Asian Journal of Environment and Disaster Management (AJEDM)

Volume 3 Number 1 (2011)

Asian Journal of Environment and Disaster Management 2011 3 1

doi: 10.3850/S1793924011000630

Indigenous Knowledge for Water Management and Drought Mitigation in India

Vinod K. Sharma
Indian Institute of Public Administration, I.P. Estate, New Delhi-110 002, India.


Water harvesting and equitable distribution of water are two major approaches that have proved successful in the mitigation of droughts in traditional societies in the region. The water harvesting technologies are low cost, use local materials and labor, are time tested, and are based on simple and easy to understand people's science. The concept of equitable distribution of water is a process technology with its roots in local resource governance, under which local people's councils govern how scarce resources will be distributed within the society. The anticipated users of this implementation technology are community leaders, administrative officers, NGO/NPO project managers and staff, experts, teachers and educators, architects and engineers, rural planners, environmental/ecological specialists, policy makers, and researchers. Aside from drought, the implementation technology also addresses heat wave and desertification to protect human lives and properties in rural areas and agricultural lands.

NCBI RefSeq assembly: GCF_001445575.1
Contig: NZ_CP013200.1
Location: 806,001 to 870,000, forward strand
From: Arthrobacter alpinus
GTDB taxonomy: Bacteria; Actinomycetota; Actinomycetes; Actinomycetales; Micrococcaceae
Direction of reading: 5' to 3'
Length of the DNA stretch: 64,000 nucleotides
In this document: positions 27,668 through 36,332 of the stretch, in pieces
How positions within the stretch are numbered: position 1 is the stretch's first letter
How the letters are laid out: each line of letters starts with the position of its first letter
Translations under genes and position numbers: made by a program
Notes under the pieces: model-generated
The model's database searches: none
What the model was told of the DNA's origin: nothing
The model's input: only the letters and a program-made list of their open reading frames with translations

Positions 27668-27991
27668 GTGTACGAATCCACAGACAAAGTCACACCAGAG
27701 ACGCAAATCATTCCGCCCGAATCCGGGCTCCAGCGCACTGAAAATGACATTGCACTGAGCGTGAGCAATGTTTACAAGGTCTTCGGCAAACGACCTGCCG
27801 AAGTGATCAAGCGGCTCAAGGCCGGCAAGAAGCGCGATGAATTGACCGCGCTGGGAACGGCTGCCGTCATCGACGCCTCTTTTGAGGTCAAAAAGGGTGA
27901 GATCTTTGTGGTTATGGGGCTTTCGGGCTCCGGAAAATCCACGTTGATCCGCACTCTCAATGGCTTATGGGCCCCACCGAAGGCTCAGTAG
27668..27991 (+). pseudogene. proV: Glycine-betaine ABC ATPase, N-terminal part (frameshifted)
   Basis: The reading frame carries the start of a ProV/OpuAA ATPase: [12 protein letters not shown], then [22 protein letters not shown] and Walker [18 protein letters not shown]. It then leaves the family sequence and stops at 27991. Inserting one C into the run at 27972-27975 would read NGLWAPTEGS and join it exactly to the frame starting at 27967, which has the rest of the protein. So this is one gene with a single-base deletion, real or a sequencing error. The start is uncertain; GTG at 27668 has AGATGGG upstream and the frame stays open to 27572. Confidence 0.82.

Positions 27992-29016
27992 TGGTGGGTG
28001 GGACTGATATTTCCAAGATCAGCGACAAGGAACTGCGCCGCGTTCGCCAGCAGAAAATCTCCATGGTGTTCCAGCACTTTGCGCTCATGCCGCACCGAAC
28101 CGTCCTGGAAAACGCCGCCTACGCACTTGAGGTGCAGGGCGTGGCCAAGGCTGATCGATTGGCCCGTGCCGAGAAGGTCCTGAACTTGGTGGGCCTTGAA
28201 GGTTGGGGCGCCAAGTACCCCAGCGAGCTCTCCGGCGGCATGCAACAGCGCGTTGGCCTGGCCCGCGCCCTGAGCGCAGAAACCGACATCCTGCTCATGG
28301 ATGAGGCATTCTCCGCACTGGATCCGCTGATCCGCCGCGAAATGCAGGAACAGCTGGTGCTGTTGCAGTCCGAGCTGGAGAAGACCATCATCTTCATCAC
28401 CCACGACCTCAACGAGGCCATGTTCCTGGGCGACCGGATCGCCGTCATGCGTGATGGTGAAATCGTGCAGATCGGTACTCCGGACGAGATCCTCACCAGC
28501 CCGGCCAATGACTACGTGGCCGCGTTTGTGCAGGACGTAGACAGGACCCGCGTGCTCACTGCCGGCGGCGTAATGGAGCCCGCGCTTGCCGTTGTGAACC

Keywords: Equitable distribution, Resource management, Participation, Low-cost, Local skills, Process technology (PT), Transferable indigenous knowledge (TIK).

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